Zwinglius Redivivus

Nihil salvum esse potest, donec rabies. – John Calvin

Robin Jensen Repudiates the Claims of Tabor in No Uncertain Terms: Or, How the ‘Jesus Discovery’ Deceives

The latest in the series being posted by ASOR concerning the ‘Jesus Discovery’ is by Robin Jensen, who repudiates Tabor’s claim that Jensen agrees with his findings.  She observes

At the end of our second day of filming (in the Catacomb of Priscilla), someone suddenly thrust a photograph into my hands and asked me to comment upon it while cameras were running. I was asked if it might be an image of Jonah. I really didn’t know what to say. What I did say was something like this (I don’t recall my actual words):

“If (and it’s a big IF) this were an actual image of Jonah from the first century, it looks nothing like the images we have just been discussing. If this dates to the first century, it also would be two hundred years older (more or less) than the next earliest image of Jonah. It would be unique. I cannot say more than that.”

I did not say that I believed the photograph to show an early Christian image of Jonah. In fact I have not clear idea what the image was that I was shown. I had no opportunity to study the photograph prior to my being asked, on camera, what I thought. In a later meeting, I had a longer time to study and came to the conclusion that the image likely depicted something other than Jonah.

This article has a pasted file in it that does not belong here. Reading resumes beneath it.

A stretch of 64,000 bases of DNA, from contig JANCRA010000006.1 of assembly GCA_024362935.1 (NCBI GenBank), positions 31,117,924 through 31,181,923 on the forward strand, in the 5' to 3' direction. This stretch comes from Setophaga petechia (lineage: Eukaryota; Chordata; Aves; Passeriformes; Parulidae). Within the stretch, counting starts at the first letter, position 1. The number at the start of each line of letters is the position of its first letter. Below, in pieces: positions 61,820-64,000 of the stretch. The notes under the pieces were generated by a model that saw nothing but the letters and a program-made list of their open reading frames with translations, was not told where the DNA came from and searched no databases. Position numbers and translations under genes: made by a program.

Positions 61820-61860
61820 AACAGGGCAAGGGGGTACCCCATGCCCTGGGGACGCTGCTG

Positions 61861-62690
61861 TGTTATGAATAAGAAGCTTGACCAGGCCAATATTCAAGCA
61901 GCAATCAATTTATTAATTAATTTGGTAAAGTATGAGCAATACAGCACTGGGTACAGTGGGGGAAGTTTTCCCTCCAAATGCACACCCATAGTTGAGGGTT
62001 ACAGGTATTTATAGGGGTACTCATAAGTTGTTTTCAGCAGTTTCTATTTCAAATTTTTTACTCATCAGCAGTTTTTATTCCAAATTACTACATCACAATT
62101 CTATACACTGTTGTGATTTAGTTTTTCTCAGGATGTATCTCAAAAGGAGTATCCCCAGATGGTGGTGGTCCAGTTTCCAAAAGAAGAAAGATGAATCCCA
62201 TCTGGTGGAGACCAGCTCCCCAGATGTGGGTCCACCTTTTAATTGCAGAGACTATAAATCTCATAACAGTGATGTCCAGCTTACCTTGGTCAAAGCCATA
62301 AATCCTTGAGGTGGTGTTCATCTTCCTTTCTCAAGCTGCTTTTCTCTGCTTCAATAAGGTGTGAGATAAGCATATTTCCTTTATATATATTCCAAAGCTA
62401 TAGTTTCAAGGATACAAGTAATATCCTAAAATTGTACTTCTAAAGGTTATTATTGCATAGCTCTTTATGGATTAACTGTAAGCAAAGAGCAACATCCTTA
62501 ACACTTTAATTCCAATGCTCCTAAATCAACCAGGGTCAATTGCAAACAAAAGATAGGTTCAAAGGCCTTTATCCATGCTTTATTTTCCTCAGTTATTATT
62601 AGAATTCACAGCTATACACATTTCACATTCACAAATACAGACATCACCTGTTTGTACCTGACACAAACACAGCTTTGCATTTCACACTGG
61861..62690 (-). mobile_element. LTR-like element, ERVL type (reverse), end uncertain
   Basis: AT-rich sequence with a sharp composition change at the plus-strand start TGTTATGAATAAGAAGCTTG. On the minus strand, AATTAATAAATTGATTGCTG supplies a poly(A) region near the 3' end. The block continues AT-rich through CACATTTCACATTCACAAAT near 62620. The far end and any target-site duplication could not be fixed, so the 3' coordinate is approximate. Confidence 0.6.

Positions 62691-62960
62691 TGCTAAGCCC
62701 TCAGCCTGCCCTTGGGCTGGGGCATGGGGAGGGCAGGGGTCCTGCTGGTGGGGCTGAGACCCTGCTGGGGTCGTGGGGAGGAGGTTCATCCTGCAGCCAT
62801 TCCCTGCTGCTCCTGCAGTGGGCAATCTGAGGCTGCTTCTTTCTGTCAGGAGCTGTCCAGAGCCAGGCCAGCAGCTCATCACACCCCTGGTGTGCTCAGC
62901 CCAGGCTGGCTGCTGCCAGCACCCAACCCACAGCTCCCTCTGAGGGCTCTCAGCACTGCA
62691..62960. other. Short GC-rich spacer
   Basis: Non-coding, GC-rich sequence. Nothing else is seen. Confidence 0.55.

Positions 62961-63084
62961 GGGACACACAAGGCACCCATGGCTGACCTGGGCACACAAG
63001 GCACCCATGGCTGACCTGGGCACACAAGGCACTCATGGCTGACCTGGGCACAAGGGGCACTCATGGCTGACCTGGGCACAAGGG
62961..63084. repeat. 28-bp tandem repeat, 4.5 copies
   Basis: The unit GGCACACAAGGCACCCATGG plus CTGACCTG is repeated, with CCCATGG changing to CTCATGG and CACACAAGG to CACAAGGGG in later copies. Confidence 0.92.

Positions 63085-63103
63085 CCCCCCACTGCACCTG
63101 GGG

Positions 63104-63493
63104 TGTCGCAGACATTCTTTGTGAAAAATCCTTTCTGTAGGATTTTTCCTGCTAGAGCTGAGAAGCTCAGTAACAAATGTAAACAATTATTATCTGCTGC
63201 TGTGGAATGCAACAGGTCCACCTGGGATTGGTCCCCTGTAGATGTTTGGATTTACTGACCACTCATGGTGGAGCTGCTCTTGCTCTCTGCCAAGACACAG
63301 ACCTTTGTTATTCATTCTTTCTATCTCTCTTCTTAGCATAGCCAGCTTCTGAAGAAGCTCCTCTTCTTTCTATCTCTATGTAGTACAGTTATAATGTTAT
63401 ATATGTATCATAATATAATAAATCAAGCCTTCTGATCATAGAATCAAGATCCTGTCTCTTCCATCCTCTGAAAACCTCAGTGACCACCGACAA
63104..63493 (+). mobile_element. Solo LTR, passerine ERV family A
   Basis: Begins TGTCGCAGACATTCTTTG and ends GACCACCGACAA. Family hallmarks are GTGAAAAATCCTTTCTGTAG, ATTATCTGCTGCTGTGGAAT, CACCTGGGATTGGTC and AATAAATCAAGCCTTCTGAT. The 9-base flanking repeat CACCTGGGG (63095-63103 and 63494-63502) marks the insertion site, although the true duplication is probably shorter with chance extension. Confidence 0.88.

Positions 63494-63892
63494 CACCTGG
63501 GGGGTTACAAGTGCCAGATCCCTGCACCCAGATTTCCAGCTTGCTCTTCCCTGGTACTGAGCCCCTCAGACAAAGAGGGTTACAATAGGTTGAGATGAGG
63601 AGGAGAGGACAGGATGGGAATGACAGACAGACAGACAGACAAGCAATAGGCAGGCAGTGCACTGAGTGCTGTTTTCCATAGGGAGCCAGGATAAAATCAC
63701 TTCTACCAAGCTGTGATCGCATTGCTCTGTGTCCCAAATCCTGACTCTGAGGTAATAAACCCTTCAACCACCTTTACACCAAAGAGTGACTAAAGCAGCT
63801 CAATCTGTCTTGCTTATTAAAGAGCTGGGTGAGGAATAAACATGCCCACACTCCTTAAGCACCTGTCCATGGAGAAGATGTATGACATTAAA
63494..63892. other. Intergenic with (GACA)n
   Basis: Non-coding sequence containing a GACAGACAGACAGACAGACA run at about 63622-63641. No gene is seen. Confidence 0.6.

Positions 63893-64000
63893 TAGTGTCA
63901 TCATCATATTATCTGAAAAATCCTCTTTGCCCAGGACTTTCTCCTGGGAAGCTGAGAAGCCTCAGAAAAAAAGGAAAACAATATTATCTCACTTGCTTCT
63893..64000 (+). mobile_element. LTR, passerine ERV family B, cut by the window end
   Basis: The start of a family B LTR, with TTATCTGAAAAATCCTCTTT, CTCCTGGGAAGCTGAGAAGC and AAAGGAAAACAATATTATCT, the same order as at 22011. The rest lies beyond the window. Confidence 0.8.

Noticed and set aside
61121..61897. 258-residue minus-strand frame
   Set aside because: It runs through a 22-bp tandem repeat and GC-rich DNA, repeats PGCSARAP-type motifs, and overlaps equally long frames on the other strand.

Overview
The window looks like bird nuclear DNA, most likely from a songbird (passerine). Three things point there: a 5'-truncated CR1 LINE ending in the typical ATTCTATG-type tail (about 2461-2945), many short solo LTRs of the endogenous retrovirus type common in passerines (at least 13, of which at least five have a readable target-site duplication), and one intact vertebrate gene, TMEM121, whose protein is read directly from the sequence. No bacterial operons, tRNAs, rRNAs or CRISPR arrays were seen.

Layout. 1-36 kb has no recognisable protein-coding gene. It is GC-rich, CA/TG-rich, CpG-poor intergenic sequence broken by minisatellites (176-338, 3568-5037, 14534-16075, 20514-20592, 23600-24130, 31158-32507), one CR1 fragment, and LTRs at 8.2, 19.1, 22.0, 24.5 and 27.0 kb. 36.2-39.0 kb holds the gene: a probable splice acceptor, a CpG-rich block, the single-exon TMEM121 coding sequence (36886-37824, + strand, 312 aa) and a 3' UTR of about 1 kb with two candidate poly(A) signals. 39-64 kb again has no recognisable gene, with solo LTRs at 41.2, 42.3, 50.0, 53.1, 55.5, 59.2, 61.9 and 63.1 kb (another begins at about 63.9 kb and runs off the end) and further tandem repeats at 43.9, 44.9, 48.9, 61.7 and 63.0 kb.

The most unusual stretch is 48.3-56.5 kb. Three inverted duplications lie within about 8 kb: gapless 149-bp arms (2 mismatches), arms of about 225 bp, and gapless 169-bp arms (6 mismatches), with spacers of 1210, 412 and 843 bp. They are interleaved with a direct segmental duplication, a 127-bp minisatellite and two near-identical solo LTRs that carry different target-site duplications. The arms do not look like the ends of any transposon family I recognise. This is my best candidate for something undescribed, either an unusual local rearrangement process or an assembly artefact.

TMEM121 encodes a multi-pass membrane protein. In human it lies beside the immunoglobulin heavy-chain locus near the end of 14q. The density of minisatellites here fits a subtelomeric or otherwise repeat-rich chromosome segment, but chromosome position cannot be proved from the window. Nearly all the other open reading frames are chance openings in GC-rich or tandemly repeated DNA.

Once I knew how my judgments were going to be used, I persistently tried to get my “handlers” to understand the much later Christian art from Rome is of an entirely different style and content than anything from first-century Palestine. There simply is no significant correlation between them. Because of this, my expertise was totally irrelevant. I know very little about ossuary art and could not possibly verify anything related to their authenticity or their iconography.

Therefore, I absolutely refute any claim that I concur with the interpretation of any first-century ossuary iconography as depicting Jonah. Nor do I believe that “first-century visual evidence of Christian belief in the resurrection” has been discovered to date.

When ‘scholars’  or journalists twist the words of others simply to make them fit the ‘facts’ they want to present, not only is it dishonest, it’s despicable.

Written by Jim

29 Feb 2012 at 10:44 am

4 Responses

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  1. Cute tactic.

    “Here’s a photo; now judge!”

    Makes one want to reply: “Hey, let me look it up on Wikipedia first, at least!”.

    Like

    Chuck Grantham

    29 Feb 2012 at 11:28 am

    • it’s, to be charitable, a greasy tactic

      Like

      Jim

      29 Feb 2012 at 11:36 am

  2. I’m afraid that this has happened before. Bovon had to issue a similar statement after his views were misrepresented in the previous Talpiot Tomb documentary.

    Like

    Mark Goodacre

    29 Feb 2012 at 2:02 pm

    • it seems the people involved in talpiot have a track record of misrepresentation

      Like

      Jim

      29 Feb 2012 at 2:03 pm


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